Twenty-five men found dead last week at a bridge building site near Myanmar’s border with Thailand were spies for the military junta, not construction workers as claimed by authorities, a Karen rebel group spokesman said Friday while the political wing of the ethnic group said it would investigate the case.
The Karen National Defence Organisation (KNDO), an armed group under the Karen National Union (KNU), detained 47 people, including women and children, who were working on a bridge construction site in eastern Kayan state, near the border with Thailand, on May 31, an official military newspaper reported Monday.
According to the military-run Myawaddy newspaper, 22 of the group, including six women and 10 children, were released on June 1 and 9, while the bodies of the 25 remaining captives were found near the Uhu Chaung Bridge on June 11 and 12. One body was burned and six of the men had their hands tied behind their backs, the report said.
A KNDO spokesman released a video Friday saying the slain men were not ordinary construction workers, but military intelligence officers who came to collect evidence of Myanmar youths undergoing military training in KNU territory. Thousands of citizens opposed to the junta that overthrew the government on Feb. 1 have fled to rebel territories on Myanmar’s periphery to receive military training.
“We have a lot of evidence, together with photos, that the group that came to build the bridge near Kanelay village was a military intelligence group. We also have videos,” said the spokesman in the video.
“If we didn’t take action against the military agents, all the information about the young Generation Z people and the urban youth who had come to us for training would be exposed. We had to detain these agents to protect the young people,” said the spokesman.
The Irrawaddy, an independent online news outlet, quoted the spokesman for the KNDO chief of staff Major General Nerdah Bo Mya as saying the slain men wore military dress and were from infantry and engineering units.
“We shot some of them dead. But some were killed in shelling by the military,” spokesman Saw Wah Nay Nu was quoted as saying.
“They were not road workers. They had military uniforms and badges. They had military equipment. We seized it all,” he told The Irrawaddy.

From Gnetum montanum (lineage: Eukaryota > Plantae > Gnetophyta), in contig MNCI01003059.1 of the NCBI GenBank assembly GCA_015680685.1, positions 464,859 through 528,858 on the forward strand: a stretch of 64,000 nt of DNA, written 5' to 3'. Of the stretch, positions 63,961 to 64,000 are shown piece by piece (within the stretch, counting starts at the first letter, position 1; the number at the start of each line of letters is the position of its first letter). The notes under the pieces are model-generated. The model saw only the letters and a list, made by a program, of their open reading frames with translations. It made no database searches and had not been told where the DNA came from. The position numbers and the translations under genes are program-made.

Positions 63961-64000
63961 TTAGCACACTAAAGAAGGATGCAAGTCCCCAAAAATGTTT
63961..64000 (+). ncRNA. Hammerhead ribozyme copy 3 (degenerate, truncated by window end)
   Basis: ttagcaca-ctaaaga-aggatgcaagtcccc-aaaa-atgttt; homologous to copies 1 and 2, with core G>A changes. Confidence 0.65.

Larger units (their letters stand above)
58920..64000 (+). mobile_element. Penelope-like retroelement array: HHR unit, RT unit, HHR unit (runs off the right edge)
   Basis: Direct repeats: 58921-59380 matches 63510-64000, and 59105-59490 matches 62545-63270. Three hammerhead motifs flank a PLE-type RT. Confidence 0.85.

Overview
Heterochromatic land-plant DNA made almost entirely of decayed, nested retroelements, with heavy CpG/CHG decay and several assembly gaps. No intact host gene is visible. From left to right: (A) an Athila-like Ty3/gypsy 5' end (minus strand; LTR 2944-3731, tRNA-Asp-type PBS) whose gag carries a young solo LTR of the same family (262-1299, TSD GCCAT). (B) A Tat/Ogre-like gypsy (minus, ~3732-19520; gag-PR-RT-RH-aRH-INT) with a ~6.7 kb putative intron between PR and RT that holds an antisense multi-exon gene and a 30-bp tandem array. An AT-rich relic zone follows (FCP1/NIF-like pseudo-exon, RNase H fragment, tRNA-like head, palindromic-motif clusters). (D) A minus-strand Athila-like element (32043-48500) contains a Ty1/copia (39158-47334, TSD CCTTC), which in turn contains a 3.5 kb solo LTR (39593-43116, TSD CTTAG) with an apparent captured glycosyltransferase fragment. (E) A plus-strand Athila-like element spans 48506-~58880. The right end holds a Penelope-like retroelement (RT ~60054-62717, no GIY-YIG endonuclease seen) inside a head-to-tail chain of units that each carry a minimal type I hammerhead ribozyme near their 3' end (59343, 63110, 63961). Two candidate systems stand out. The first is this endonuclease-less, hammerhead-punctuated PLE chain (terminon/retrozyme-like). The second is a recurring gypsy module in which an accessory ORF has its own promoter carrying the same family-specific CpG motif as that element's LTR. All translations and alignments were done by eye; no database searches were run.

“They sent drones every night for a month. We said we could not accept that. But they continued and we have had to do what we are supposed to do as we are fighting a war. It was because they didn’t listen to us,” added Saw Wah Nay Nu
“They always want to carry out area clearance operations. In fact, they have killed a lot of people. They (the victims) belonged to the engineering unit,” said the KNDO spokesman.
The junta’s Southeast Military Command sent a letter to KNU on June 13 urging an investigation and the announced on June 16 that it would investigate the matter, reported the local KIC Karen News outfit.
Padoh Saw Taw Ni, KNU’s foreign affairs officer, told RFA that in cases when innocent civilians are killed, KNU follows international and local laws.
“I do not know the details yet. As the statement says, we follow the Geneva Conventions because we work with international organizations,” he said.
Aung Myo Min, human rights minister for the National Unity Government and a longtime human rights activist, says the killing of detainees without a fair trial is unacceptable.
“From a human rights point of view, even if it was during a war, killing without trial is completely unacceptable to us. Civilians should not be killed at all,” he said.
“Inhuman or degrading treatment or punishment for a person is absolutely unacceptable in the eyes of any human rights group,” added Aung Myo Min.
According to The Irrawaddy, heavy clashes between the KNDO and junta troops in the area of the killings from May 31 to the first week of June had driven more than 200 villagers to flee to Thailand.
Reported by RFA’s Myanmar Service. Translated by Khin Maung Nyane. Written in English by Paul Eckert.